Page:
Mario will be 8 this month. Since he was 5 months old, he's lived with his grandmother, her roommate, his older brother and two older sisters in a small house in the Long Beach area. His mother lives nearby -- in her car, which she parks on the street where the children live.
"She's parked out there now," said Mario's grandmother, who asked that neither her name nor Mario's last name be used, in a recent phone interview. "The children see her there all the time. They know she's a hooker and a heroin addict."
The grandmother says that Mario's mother takes clients right there in her car.
"I call the police, who can't do much about it. She keeps coming back."
Mario asks his grandmother all the time why his mother is like she is. "He tells me he hates her. I don't know what to tell him. Those are his feelings, and I understand why he has them."
Yet Mario has grown into a sunny, loving child, his grandmother says. "His teachers say he's wonderful, warm and caring. One teacher told me he's the kindest child she's ever had in any class."
He does well in academics too, she adds. "He loves books and reads a year above his grade level."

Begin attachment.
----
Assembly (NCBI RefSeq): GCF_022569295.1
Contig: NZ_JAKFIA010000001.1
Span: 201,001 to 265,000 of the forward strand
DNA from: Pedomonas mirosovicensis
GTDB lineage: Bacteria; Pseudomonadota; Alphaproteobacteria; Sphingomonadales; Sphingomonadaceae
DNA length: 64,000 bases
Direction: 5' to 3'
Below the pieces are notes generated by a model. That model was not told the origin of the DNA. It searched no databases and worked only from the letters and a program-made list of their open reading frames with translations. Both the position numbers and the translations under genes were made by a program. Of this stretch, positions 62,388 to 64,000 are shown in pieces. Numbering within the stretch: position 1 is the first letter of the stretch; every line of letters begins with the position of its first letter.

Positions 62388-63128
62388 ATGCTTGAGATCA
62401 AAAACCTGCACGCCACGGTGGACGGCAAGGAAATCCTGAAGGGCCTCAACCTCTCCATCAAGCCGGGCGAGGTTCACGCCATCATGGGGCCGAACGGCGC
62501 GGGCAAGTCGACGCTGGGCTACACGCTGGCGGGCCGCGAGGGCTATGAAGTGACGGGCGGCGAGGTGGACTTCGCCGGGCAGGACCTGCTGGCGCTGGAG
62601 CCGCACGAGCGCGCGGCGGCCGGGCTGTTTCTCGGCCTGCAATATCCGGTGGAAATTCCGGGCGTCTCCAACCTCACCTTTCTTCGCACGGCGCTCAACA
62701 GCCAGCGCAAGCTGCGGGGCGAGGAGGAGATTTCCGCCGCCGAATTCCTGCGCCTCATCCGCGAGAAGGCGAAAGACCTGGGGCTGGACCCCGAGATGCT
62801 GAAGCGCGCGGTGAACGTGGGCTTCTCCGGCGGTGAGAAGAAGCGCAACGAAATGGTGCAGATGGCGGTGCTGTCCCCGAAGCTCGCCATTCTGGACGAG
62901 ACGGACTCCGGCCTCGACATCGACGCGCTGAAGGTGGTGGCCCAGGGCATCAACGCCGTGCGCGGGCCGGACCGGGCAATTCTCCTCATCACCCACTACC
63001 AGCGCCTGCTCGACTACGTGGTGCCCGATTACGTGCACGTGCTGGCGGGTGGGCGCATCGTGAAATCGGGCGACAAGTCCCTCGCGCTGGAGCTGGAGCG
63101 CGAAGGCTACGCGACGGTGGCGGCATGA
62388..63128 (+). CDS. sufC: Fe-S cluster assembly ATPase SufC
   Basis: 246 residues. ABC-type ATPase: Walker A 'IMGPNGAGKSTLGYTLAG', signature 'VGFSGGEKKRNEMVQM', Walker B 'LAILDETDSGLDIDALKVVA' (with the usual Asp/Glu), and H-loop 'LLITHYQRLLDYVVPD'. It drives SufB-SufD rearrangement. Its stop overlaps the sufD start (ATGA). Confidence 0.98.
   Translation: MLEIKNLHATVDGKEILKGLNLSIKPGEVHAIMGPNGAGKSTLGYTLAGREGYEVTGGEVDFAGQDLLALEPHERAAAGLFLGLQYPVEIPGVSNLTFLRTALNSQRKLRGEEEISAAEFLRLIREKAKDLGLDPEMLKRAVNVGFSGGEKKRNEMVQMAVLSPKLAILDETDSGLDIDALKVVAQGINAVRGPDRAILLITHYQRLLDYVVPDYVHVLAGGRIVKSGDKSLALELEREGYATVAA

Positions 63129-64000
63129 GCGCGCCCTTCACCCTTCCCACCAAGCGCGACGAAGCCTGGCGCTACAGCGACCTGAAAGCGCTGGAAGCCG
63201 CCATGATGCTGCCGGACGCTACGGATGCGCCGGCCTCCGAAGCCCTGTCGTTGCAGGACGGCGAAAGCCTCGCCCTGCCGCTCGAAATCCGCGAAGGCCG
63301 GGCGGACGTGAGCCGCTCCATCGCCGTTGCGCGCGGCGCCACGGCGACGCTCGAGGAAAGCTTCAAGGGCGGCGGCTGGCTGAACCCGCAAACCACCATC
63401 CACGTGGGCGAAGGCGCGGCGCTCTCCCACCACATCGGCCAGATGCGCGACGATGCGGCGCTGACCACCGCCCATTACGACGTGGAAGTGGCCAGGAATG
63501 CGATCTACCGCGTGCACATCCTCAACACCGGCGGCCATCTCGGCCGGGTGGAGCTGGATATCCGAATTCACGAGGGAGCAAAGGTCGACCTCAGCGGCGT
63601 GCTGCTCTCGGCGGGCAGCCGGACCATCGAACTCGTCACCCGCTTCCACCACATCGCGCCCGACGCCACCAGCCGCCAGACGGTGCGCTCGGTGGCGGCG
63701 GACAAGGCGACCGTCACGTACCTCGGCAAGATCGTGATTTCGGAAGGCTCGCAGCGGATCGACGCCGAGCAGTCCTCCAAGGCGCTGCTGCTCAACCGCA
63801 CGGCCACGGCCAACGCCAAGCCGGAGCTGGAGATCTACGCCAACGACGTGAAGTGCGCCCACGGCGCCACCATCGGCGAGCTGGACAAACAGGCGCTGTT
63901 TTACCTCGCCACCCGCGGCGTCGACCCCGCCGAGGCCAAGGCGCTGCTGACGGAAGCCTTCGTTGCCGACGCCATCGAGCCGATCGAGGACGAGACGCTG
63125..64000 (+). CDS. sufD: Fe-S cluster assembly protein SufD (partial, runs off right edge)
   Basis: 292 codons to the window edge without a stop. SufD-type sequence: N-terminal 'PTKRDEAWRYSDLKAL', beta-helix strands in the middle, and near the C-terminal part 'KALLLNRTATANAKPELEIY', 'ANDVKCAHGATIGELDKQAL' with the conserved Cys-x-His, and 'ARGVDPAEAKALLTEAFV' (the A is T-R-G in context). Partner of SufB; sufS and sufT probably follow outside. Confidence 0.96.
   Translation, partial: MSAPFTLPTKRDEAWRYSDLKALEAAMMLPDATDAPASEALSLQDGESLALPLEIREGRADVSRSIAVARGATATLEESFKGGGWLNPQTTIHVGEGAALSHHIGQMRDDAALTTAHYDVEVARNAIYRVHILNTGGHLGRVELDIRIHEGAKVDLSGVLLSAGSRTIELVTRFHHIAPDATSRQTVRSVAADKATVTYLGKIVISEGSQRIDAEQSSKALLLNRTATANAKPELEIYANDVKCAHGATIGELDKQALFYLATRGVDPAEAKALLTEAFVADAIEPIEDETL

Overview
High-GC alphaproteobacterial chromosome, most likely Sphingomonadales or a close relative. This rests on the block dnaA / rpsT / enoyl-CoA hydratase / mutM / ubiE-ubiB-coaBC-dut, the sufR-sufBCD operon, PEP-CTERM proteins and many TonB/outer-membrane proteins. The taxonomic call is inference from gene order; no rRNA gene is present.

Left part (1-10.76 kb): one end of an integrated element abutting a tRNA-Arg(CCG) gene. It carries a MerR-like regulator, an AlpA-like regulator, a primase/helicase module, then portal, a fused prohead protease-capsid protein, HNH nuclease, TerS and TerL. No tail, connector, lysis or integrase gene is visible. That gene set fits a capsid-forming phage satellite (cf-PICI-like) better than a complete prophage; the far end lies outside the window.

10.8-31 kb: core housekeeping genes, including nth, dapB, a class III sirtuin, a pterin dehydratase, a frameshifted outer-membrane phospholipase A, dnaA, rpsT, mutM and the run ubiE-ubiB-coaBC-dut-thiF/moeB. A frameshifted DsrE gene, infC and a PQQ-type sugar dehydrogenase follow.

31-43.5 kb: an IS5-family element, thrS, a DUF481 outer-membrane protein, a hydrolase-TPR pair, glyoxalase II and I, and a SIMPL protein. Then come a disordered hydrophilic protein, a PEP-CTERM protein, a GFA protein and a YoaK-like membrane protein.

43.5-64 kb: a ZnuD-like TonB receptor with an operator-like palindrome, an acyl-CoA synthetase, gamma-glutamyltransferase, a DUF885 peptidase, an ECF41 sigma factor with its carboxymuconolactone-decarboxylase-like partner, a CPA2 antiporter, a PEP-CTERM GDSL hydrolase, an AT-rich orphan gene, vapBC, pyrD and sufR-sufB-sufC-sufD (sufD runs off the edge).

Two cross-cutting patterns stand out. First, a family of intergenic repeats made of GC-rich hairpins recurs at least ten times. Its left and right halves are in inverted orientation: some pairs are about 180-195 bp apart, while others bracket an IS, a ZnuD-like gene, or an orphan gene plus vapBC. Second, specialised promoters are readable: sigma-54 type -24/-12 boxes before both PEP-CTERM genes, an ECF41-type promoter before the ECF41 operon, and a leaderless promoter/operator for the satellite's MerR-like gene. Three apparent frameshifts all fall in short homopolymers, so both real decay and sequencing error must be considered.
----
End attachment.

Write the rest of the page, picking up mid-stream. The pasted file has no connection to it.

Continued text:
The grandmother is understandably proud of this child, whose father is in an Arizona jail for illegally entering the United States. "It's a pity, because he might be a good father," she says.
Mario has never slept away from home, not even for a night, his grandmother says. "He keeps asking me why nobody ever invites him anywhere." But he has a great sense of adventure, she says. "He's definitely a people person who loves to interact with others, loves sports, loves nature -- and hardly gets any of that in his life."
There is little money for trips or toys, she says. In addition to the emotional burdens her grandson bears, he suffers from asthma that at times is severe.
This summer, Mario will go to a camp sponsored by the Asthma and Allergy Foundation of America in the Santa Monica Mountains above Malibu.
He will sleep in a cabin, swim, hike, and create arts and crafts. He will be surrounded by kids his own age, who also have asthma. His grandmother says he can't wait.
About 11,000 children will go to camp this summer thanks to the $1.6 million raised last year.
The annual fundraising campaign is part of the Los Angeles Times Family Fund, a fund of the McCormick Tribune Foundation, which this year will match the first $1.1 million in contributions at 50 cents on the dollar.
Donations are tax-deductible. For more information, call (213) 237-5771. To make credit card donations, visit www.latimes.com/summercamp.
To send checks, use the attached coupon. Do not send cash.
Unless it is requested otherwise, gifts of $50 or more will be acknowledged in The Times.